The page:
[0016] Finally, it is even possible to have sixteen (or more) extended characters per keyboard characters by detecting slides of different length, and by assigning different actions based on the direction and on two (or more) different lengths. Having two different lengths is quite natural and this offers a way to enter a wide variety of characters easily and quickly.

[0017] There is an inherent difficulty in allowing a keyboard to represent a large number of characters. Typically, an on-screen keyboard includes around 40 to 50 different keys that are used for letters and modifiers. Several reasons limit this number. First is the size of the device itself, which is usually small. Adding keys is not usually possible by making them smaller since it would then be difficult to tap on a key without making errors.

[0018] One solution to increase the number of characters is by means of modifier keys. One example is the Shift key; other examples include modifier keys for accented characters and other symbols. When a modifier key is pressed on an on-screen keyboard, an alternative letter panel may be displayed and users can tap on these alternative letters.

[0019] A major drawback of modifier keys and alternative panels is that they are slow to use. To get a letter on an alternative panel requires a tap on the modifier key followed by a second tap on the key itself. Furthermore, modifier keys tend to be located on the periphery of the on-screen keyboard and this means that the two taps require travel between distant keys, something that is inherently slow because it involves moving the hand and not just the finger holding the stylus.

[0020] Sliding as defined in this invention offers a better solution. By associating alternative extended characters to sliding directions, the number of characters that can be entered on the on-screen keyboard can be multiplied by eight and even by a factor of sixteen if different letters are used for short and long slides (for example, using short slides for lower case extended characters and long slides for upper case.) Applying this to a basic matrix of 40 characters means that more than 600 different characters can be generated and thereby basically cover all characters of the Pan-European set of the Windows Glyph List 4.

[0021] In addition, the action of sliding is a very fast one that is only marginally slower than a single tap on a key. The sliding move is always to an adjacent key and never involves moving the hand itself.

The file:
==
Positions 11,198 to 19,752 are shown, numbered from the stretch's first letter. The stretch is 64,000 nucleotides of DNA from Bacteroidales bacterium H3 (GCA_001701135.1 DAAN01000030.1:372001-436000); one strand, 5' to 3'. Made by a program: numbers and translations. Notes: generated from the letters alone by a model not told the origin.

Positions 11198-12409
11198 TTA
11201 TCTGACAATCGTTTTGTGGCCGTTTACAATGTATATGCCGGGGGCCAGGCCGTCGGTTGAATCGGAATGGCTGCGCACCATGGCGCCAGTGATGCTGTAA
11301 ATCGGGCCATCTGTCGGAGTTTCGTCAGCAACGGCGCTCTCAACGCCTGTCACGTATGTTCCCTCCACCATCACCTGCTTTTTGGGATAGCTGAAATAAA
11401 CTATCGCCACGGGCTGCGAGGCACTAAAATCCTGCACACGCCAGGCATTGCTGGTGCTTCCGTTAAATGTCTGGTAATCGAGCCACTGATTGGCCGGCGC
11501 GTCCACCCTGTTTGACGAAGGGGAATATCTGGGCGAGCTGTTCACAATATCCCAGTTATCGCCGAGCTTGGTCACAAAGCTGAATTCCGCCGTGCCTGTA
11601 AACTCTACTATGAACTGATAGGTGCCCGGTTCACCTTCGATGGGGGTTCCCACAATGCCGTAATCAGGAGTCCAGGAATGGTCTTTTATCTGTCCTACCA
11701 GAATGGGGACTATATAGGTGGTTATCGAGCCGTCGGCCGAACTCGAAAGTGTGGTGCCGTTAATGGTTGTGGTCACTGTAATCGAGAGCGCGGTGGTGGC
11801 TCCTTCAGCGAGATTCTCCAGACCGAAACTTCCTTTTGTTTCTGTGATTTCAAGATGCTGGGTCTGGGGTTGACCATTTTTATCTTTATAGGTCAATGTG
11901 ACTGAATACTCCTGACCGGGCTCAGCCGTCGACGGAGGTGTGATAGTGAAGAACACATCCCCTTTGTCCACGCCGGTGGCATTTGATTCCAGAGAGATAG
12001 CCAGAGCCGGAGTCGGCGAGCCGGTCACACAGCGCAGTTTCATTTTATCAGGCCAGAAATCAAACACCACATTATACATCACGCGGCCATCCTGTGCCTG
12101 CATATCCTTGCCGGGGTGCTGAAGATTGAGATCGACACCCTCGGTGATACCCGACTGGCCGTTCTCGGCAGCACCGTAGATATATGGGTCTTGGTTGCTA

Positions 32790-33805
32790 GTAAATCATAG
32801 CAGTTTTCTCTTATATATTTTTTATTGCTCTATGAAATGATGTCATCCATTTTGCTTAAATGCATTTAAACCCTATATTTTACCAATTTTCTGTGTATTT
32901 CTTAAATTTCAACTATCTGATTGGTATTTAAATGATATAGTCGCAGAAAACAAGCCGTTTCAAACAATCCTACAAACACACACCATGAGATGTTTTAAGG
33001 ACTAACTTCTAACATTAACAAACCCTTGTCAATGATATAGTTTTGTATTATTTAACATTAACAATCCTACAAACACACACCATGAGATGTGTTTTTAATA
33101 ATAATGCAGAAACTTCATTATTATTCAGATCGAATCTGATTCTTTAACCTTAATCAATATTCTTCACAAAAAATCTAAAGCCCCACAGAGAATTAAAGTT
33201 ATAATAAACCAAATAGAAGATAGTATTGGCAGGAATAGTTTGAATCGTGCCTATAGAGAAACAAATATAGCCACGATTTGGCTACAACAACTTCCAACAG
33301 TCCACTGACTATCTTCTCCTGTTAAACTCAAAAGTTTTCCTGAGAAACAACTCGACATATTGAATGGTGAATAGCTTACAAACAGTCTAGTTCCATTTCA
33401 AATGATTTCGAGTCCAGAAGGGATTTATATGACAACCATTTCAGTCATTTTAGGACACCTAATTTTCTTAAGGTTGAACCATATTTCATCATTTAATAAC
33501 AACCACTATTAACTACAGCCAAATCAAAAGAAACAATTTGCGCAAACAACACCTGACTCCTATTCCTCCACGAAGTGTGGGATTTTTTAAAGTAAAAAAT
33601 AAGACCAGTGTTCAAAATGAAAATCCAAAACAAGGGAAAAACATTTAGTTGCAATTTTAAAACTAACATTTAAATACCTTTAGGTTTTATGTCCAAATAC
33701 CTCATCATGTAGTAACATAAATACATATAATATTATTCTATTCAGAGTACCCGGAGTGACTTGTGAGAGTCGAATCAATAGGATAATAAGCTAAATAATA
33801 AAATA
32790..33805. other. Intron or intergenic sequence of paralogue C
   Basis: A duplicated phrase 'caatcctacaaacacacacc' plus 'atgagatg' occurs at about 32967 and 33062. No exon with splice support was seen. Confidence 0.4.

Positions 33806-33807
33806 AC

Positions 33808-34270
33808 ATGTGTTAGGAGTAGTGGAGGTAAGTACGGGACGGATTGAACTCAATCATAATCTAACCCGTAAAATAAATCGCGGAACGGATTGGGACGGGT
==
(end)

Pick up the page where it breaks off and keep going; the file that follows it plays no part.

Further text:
[0022] This invention features a method of entering extended characters, the method comprising: detecting, on a touch screen, a touch on a character and a slide away from the character; determining the direction of the slide; and matching the direction of the slide with a stored set of extended characters each associated with a corresponding different slide direction.

[0023] The method may further include initially entering the touched character and then replacing the entered character with the corresponding extended character after the slide. Typically, the touched character is changed to the extended character on the keyboard representative on the touch screen.

[0024] The stored default set of extended characters may include accented characters and, for each character, the character marked with a grave, a dot, the umlaut, the acute, and the circumflex, each accent corresponding to a slide in a different direction. The method may further include determining the length of the slide. Then, a stored set of extended characters corresponds to the slides of a short length and a stored set of other characters (e.g. upper case characters) correspond to slides of a longer length. The method may also include the steps of displaying the stored set of extended characters and their corresponding slide directions and allowing the user to replace an extended character with a different character, a sequence of characters, or an action. Typically, there are from five to eight slide directions, each slide direction corresponding to a different extended character.

[0025] The computer program for entering extended characters of this invention includes a stored set of extended characters each corresponding to a different slide direction; an input routine which determines which character was touched and the direction of a slide away from the touched character; a lookup routine which matches the touched character and the direction of the slide with the corresponding stored extended character; and an output routine which enters and causes the display of the corresponding stored extended character.

[0026] The output routine may initially enter the touched character and then replace the touched character with the extended character after the slide both on the keyboard representation and on the touchscreen text portion. The stored set of default extended characters may include accented characters and, for each character, the character marked with the grave, the dot, the umlaut, the acute, and the circumflex, each said accent corresponding to a slide in a different direction.